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Posts: 3
Reply with quote  #1 
I have seen many discussions on the topic of what the best 3D printer is and which one to choose, but the take away to me is almost always the same...there isn't a "best". Like almost every tool, every 3D printer has pros and cons and can be suited better for one or more types of job. If someone is looking for the magic bullet of 3D printers that will do everything, then they won't find it. That's not to say that you can't find a printer that will do everything you want it to do, but when it comes to doing everything there isn't one. Of course I'm no expert, but this is what I have found.

To start with there are different types of printing technology to contend with, and each has areas it excels at. I'd say the main ones are stereolithography (SL or SLA) and fused deposition modeling (FDM).

SLA uses light (often a laser) to harden the building material in layers to create the printed object. This means that the potential to create higher resolution prints is there and the complexity of the prints can be much higher (interlocking pieces, gears, bearings, all printed in an assembly in some cases). With this comes cost and there aren't as many consumer level options. Far less post prep/clean up for a finished piece.

FDM has been sometimes referred to as a glorified hot glue gun. They squirt out melted plastic to build the printed item. There is a wide variety of these sorts of printers out there and they are the cheapest option available right now. The print resolution is usually much lower, but they tend to be a lot faster. Often a great deal more post prep/clean up for a finished piece.

Choosing which technology ultimately depends on your end goal. If you make a lot of small, detailed pieces that would suffer in the post prep/clean up process then SLA would likely be a better choice. Also if you want something that pretty much is ready to print out of the box without a lot of tinkering. If you're making larger less detailed items where sanding, filling, or other forms of post prep won't harm the details you do have then FDM is a great option. Cost can be a huge factor as well, but if you're just buying something because it's the cheapest then you might be disappointed with your purchase regardless. Considering the product you want to make is the main thing.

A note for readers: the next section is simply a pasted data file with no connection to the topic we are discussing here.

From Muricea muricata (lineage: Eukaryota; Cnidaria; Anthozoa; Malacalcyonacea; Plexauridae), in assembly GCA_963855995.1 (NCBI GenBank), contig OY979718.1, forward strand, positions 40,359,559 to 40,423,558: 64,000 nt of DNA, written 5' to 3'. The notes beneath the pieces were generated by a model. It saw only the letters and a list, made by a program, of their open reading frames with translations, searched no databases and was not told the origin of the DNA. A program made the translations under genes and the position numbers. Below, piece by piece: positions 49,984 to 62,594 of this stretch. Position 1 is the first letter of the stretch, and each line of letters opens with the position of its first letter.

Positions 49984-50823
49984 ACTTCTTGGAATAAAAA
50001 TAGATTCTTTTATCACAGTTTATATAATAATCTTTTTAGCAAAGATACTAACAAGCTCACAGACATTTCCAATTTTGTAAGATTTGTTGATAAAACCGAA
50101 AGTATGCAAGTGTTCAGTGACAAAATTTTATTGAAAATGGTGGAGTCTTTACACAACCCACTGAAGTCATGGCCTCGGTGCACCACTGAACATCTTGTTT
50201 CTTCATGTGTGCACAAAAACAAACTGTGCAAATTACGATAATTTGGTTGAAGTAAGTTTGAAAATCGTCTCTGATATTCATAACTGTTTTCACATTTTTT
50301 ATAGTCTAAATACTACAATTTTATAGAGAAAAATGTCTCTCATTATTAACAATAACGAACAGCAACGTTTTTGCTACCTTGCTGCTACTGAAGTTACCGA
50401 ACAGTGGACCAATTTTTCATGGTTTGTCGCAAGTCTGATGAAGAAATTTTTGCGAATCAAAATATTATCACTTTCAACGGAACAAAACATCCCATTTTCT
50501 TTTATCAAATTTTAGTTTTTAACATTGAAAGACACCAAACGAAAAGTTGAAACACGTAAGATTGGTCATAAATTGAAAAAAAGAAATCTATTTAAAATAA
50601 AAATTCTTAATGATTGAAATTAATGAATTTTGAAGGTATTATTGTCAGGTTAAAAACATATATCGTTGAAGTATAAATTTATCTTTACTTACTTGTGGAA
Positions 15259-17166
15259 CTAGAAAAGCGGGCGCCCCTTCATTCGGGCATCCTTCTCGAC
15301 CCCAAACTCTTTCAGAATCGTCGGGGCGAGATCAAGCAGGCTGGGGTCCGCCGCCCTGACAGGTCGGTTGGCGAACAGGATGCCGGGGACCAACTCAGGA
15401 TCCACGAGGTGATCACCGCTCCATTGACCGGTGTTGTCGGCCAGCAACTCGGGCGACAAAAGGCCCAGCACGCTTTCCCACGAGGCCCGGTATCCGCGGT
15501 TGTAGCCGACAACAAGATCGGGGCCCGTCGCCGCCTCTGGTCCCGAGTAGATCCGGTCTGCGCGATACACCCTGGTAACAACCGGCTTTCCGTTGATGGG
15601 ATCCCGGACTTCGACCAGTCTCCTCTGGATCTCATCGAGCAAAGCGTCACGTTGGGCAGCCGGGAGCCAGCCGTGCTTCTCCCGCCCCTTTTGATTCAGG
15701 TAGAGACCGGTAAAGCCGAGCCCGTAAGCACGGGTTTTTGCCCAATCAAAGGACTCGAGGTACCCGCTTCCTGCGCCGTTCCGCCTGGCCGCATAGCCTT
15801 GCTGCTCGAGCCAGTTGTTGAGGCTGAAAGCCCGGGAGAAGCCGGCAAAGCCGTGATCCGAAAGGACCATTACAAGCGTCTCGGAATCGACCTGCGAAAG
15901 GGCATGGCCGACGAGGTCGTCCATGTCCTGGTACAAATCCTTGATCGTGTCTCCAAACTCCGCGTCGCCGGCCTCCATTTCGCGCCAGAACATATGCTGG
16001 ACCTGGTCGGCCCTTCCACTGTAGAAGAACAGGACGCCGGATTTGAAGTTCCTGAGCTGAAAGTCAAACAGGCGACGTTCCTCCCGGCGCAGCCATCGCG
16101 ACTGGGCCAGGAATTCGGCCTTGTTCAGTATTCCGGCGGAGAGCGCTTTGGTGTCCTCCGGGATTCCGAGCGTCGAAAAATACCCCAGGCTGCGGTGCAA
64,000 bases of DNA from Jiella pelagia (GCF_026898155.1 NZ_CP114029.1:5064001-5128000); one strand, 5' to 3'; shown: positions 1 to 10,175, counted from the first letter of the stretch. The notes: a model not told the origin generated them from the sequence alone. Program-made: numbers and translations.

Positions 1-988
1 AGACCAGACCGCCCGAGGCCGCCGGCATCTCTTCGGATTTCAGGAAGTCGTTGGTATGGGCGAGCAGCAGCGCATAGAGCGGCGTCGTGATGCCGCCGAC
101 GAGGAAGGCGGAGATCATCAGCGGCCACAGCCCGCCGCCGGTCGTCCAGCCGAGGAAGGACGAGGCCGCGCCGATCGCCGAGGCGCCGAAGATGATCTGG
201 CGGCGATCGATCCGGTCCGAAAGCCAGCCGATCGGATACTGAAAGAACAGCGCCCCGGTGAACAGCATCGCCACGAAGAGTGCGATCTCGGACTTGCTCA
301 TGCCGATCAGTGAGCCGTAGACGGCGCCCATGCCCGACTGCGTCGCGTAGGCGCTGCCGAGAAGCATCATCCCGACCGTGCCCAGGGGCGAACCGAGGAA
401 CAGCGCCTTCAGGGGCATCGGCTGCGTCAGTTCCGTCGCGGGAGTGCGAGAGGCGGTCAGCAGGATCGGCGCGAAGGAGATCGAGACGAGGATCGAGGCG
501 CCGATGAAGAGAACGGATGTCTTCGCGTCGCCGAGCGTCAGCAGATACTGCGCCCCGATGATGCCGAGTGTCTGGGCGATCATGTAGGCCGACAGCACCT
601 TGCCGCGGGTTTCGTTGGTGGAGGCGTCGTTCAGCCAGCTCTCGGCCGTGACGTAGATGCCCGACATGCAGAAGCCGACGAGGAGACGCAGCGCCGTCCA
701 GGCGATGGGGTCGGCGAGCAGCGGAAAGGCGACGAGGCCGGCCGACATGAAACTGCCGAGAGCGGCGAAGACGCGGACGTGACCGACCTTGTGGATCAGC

The drawbacks of SLA are usually speed, they take a lot usually longer to print, cost of the machine and often materials, and the print volume (at least on consumer level machines) is usually a lot smaller. The drawbacks of FDM are the lacking in being able to print small or highly detailed parts. They can require a lot of adjustment and tinkering at the beginning and sometimes per print job to get good prints. There's a higher failure rate as well.

All that doesn't take into account the different makes and models of printers out there. Some will be hard and fast supporters of one company or model while others will hate it. Like cars, people can hate a brand and love another, but ultimately if it gets you from point A to point B and it works for you then it's the right tool.

In the end, it would be ideal to have more than one printer using more than one technology so that you can reap the benefits of each and do much more. Sadly that would be a costly venture.

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Posts: 146
Reply with quote  #2 
Thanks for the information namebrand! I know were looking at a 3d printer in the near future, and you've certainly shed a lot of light on it!
Keep the cool pics coming!

Jamie Oxenham

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